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Anybody have any experience with 3rd Party WinForm .NET grid controls?

Before I spend the afternoon downloading and trying out several of the grids and/or control packs, anybody have opinions on vendors? functionality? etc.

Some of the ones I'll be looking at are:

  • XCeed Grid
  • Telerik Grid - Part of RadControls for WinForms
  • Infragistics NetAdvantage WinClient for WinForms

Any reviews online? Comparison charts?

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7 Answers

This will undoubtedly get closed as subjective, but I'll go ahead and throw my full, unqualified support behind the DevExpress suite of controls, specifically the XtraGrid. I have never worked with another control that had as much speed, customizability, and both reliable and robust designer support.

I'm using Telerik in my current job, and while the version I have now is lightyears better than the version I started with, I still don't think it holds a candle to DevExpress's offering.

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Any specifics to what makes the DevExpress Grid more robust? Any killer features that it has and Telerik doesn't? –  BuddyJoe Apr 30 '09 at 15:44
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DevExpress is better on winforms and Telerik is better on ASP.Net suite controls. I have used both the control suites and can surely say that from my experience. –  Vikram Apr 30 '09 at 16:39
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We use PFGrid for .NET, it's light-weighted but really powerful:

http://www.pfgrid.com

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I use Infragistics. It's very powerful, but can be difficult to set up for simple tasks. I haven't experienced any major problems or bugs. Their forums are pretty good for support, and they release updates quarterly (with serious bug fixes available more frequently).

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Agreed with all points here - the documentation is not great, the source code sometimes hard to read and is full of developer comments about a bugfix and a date, but you can do pretty much anything iwth the infragistics grid. Very powerful. –  jean Apr 30 '09 at 15:48
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Component one's C1.FlexGrid is quite handy. If you're not looking to spend any money, the built in grid in 3.5 is quite useful.

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I'm looking for something that makes it ridiculously simple to do nested controls, validation, and grouping/sorting. Extra features are nice. –  BuddyJoe Apr 30 '09 at 15:46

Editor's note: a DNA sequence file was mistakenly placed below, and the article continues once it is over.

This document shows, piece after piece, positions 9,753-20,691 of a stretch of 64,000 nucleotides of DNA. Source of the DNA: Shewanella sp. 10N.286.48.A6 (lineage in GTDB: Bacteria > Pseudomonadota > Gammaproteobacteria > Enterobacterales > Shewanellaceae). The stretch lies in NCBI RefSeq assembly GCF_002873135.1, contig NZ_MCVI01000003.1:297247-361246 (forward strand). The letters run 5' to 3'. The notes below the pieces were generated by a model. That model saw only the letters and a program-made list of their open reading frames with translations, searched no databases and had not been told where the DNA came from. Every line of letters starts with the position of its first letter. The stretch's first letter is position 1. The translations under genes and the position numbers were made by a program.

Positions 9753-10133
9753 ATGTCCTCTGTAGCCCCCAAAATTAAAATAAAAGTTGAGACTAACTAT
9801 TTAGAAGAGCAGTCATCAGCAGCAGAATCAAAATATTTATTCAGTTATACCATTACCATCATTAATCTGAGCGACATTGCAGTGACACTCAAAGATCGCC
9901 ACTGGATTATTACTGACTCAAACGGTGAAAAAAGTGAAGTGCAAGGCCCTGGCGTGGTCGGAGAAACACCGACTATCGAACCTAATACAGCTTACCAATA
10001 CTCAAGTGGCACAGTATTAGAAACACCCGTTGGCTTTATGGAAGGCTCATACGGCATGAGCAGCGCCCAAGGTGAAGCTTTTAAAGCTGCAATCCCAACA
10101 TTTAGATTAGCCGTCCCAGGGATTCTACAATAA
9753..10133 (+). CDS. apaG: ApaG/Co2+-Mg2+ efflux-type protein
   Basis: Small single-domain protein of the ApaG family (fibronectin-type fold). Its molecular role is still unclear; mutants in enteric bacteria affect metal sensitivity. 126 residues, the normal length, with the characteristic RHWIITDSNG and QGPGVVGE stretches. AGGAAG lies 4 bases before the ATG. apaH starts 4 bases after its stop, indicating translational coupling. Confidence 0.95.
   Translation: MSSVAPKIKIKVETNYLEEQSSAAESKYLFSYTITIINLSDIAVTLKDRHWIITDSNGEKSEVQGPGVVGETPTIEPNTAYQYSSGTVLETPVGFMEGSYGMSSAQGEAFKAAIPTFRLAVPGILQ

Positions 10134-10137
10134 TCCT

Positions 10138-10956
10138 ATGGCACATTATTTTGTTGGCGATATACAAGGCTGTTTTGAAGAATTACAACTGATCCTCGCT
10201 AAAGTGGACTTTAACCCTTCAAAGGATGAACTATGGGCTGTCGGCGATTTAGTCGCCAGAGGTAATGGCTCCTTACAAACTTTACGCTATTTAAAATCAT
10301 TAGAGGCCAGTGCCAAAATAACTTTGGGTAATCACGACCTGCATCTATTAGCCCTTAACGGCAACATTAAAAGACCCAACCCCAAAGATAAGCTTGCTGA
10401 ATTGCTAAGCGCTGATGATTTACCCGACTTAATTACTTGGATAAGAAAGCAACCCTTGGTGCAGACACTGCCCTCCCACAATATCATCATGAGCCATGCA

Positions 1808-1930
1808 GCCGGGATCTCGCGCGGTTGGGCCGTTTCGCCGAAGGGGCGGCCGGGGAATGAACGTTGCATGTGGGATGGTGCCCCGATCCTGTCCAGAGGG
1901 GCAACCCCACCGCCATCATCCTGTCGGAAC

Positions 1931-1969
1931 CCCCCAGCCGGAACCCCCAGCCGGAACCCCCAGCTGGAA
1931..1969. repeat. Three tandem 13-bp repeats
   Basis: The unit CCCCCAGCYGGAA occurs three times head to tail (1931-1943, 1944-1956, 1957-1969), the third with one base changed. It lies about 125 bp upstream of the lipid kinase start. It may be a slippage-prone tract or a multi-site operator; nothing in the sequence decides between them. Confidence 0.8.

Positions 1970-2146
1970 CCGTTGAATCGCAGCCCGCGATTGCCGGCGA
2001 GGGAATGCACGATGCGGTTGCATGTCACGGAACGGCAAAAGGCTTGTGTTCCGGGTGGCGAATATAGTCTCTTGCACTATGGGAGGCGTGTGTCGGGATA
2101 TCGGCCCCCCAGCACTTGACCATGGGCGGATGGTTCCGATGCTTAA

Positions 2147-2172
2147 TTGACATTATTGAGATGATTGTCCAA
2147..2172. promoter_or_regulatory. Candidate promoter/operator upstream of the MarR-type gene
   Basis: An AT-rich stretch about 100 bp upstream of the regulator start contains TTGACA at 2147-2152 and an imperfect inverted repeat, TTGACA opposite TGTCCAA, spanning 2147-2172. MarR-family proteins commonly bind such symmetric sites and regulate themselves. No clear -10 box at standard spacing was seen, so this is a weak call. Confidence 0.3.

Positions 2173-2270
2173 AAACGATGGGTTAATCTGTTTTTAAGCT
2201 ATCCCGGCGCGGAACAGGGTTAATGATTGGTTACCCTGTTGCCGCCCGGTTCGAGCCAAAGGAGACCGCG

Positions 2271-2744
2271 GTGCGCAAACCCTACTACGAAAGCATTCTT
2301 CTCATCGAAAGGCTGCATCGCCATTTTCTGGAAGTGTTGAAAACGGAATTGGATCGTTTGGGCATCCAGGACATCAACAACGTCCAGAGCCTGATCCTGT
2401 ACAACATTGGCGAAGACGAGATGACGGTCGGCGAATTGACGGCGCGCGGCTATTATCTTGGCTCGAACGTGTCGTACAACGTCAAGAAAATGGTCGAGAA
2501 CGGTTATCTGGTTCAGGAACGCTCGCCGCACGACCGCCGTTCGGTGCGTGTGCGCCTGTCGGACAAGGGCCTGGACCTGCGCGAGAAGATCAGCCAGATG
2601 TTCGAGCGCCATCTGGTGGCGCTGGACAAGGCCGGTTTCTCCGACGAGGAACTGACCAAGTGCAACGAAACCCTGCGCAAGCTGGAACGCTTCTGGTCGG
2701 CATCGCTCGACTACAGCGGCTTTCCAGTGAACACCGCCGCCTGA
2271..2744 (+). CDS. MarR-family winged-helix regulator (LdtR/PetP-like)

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Our experience with ComponentOne's C1 grid is just terrible. It blew up on our face when customers in the US government had FIPS policy in place and their customer support merely informs us - "yes, you are right, we are not FIPS compliant". Thank you very much and apart from that, the so-called virtual mode is just no good for large data.

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what is FIPS? never heard of that –  BuddyJoe May 28 '10 at 15:28
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Federal Information Processing Standards ! There is a policy setting which prevents .NET from allowing the instantiation of anything that uses "banned" hashing algorithms like MD5 etc ! And all the US Government installations set up this system policy... ComponentOne confirms the problem, have no solution and do not seem to think that US Government policies matter to their customer's business. –  anon May 31 '10 at 5:18
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I think it is reasonable to say that the time to learn any of the powerful grid controls is long enough that you are most often more productive in the one you know best.

Then there is the question of the “type” of data you are trying to display and:

  • If you using DataSets
  • Customs objects with data binding
  • Or Just adding rows using the API

As very few people have extensive day to day experience of using the most recent version of more than one grid control in all the different styles of usage, we are not likely to get a useful answer to this question.

Trying trial versions have the same problem, as you need to spend so many days on each grid before you can decide if you like the grid’s API.

So far the best option I have found it to try using one of the grids and ask the vendors support questions as you go along, I think the standard of support may be more important than the standard of the grid itself, as all the leading vendors have reasonable grid controls. Finding a vender with responsive support in the same time zone as you may be the best deciding factor.

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My opinion: look at 10Tec iGrid.NET. If you worry about learning curve, this is not the case for iGrid. Just a code example to setup a grid with 2 columns, 4 rows, place "abc" in the first cell and format it with red:

IGrid1.Cols.Count = 2
IGrid1.Rows.Count = 4
IGrid1.Cells(0, 0).Value = "abc"
IGrid1.Cells(0, 0).ForeColor = Color.Red

Has also cell styles you can use to format a series of cells (like in MS Word), built-in grouping and treeview, supports autofilter and printing via add-ons.

If I wrote a comparison chart for this grid and the grids above, I would definitely start from the price. iGrid is much cheaper but robust and very stable. The performance is also very good, even on slow tablets under Win7/Win8.

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You might want to add a disclaimer stating that you are the person selling this product. –  Asad Jun 19 '13 at 13:23
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